So what does it mean for shippers? Short version: higher rates now for sure, perhaps fewer choices among carriers down the road.
John Larkin, trucking analyst for Stifel Nicolauss said that much of the low double digit growth carriers enjoyed were through price increases to erase the rate decreases taken in 2008 and 2009 during the depth of the Great Recession. Rising fuel surcharges, now more than 40 percent in TL and more than 20 percent LTL, are another factor.
“Still there is a small amount of core growth in Satish’s numbers as carriers try to respond to the desire of shippers to consolidate their carrier relationships to a smaller number of larger, better capitalized, better systematized, better equipped, safer, more time definite carriers,” Larkin noted.
Larkin calls this phenomenon “Core Carrier Consolidation – Part Deux.”
The original core carrier concept began during the late 1980s and 1990s, following the go-go growth of the non-union truckload sector following deregulation in 1980. Shippers, once inundated by carrier choices, found it more economical and sensible to narrow down their choices to a “core” group of 15 to 20 carriers, both TL and LTL, national and regional with perhaps an express carrier or two also in the mix.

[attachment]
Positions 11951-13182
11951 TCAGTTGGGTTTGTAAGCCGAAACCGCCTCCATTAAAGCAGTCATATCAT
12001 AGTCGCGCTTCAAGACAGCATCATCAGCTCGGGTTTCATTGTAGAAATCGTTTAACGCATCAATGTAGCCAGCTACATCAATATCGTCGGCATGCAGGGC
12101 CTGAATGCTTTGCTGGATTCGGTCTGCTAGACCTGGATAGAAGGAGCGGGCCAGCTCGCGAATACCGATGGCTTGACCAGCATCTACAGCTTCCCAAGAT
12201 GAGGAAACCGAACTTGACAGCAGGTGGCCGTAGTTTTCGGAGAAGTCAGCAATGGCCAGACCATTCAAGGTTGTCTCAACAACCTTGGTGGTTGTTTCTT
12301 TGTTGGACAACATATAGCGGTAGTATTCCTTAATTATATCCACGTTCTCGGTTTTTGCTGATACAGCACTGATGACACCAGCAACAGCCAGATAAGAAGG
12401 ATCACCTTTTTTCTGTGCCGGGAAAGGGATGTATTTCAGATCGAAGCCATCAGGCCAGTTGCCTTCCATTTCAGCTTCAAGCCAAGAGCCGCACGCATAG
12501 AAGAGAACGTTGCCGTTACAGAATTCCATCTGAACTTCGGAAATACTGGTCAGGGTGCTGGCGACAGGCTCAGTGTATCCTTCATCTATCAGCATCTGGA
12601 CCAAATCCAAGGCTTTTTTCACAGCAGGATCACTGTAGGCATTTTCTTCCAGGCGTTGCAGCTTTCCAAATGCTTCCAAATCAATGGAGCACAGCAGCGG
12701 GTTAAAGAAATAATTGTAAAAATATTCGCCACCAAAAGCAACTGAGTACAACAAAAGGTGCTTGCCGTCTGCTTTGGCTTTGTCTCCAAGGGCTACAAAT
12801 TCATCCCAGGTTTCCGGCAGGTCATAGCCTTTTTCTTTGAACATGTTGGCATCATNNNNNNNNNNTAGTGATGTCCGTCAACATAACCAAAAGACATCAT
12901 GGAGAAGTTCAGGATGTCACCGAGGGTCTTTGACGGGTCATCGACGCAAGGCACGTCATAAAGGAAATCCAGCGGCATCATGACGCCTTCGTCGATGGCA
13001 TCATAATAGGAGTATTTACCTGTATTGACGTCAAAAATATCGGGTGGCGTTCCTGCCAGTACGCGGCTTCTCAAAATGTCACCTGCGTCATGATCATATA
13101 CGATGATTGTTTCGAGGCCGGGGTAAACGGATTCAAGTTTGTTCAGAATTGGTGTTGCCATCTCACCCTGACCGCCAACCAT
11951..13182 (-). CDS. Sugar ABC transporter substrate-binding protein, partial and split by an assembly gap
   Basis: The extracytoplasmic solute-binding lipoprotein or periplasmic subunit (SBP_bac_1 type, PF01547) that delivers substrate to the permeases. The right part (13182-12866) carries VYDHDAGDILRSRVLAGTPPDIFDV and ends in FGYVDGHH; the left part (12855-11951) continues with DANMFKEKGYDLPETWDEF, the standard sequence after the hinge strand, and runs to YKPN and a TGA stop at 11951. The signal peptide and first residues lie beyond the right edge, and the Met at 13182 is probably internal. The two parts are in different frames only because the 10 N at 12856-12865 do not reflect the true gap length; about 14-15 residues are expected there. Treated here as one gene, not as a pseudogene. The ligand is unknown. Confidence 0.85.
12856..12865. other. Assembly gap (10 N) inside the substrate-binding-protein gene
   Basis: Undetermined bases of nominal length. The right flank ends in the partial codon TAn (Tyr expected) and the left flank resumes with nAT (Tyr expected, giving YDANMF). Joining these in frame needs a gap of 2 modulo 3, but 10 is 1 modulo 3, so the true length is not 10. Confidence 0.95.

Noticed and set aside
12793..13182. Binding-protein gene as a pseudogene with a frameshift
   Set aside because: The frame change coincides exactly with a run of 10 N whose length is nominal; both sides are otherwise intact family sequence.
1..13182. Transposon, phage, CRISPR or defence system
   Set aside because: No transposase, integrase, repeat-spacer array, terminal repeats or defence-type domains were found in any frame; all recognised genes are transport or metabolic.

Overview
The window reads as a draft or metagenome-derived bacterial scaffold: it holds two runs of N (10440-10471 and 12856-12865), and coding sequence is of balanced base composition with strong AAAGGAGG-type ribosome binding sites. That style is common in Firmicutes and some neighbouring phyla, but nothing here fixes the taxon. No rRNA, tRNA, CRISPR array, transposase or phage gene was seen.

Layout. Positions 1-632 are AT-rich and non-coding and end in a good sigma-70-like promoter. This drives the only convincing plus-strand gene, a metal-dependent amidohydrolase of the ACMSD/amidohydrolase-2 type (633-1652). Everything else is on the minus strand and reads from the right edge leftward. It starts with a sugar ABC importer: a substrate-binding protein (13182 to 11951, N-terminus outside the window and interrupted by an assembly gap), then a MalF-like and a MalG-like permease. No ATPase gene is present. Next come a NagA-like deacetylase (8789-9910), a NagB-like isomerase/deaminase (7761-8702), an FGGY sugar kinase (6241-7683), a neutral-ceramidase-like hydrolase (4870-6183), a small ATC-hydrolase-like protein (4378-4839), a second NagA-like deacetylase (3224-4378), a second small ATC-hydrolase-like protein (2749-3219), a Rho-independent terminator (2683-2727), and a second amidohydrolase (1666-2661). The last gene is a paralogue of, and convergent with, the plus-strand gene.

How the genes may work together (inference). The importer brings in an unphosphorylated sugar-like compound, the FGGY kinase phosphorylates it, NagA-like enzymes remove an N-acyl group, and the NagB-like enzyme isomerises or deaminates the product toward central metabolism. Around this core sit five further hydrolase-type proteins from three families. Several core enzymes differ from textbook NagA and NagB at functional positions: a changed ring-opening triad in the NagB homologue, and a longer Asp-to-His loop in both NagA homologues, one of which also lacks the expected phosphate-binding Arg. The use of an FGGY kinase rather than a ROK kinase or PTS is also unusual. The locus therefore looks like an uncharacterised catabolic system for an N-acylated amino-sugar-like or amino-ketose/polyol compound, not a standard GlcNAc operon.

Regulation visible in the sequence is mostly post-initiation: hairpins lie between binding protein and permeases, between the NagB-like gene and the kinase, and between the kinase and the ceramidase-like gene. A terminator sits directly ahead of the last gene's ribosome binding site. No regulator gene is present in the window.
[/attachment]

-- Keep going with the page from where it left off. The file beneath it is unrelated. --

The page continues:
The difference now is the willingness some carriers appear to have for “exchanging rate increases for increases in capacity commitments from these larger carriers,” Larkin said.
“Presumably this will put even more pressure on the smaller carriers that are already struggling with fleet age, credit availability (or lack thereof), driver recruiting and retention, CSA compliance, shipper service requirements, and the rest,” he said.
“We look for these core carriers to add selected incremental equipment in 2012 in order to meet shipper requirements provided that shipper pricing is sufficient to allow an adequate return on invested capital,” Larkin added.
He is predicting TL and LTL revenue growth will continue in 2012, with low- to mid-single digit rate increases, low- to mid-single digit fleet growth in quite a few cases, and whatever fuel surcharge increase is dictated by actual fuel prices.
Truck capacity shed during the Great Recession is generally not coming back, Larkin noted, as most new truck purchases are replacements. Safety-related regulations are in various stages of implementation and development and could severely reduce driver supply while significantly impinging on driver/equipment productivity.

Bottom line: Truck pricing continues to more than offset rising labor, equipment and fuel costs. For the first time in at least five years, it’s a good time to be in trucking.

About the Author

John D. Schulz
Contributing Editor

John D. Schulz has been a transportation journalist for more than 20 years, specializing in the trucking industry. He is known to own the fattest Rolodex in the business, and is on a first-name basis with scores of top-level trucking executives who are able to give shippers their latest insights on the industry on a regular basis. This wise Washington owl has performed and produced at some of the highest levels of journalism in his 40-year career, mostly as a Washington newsman.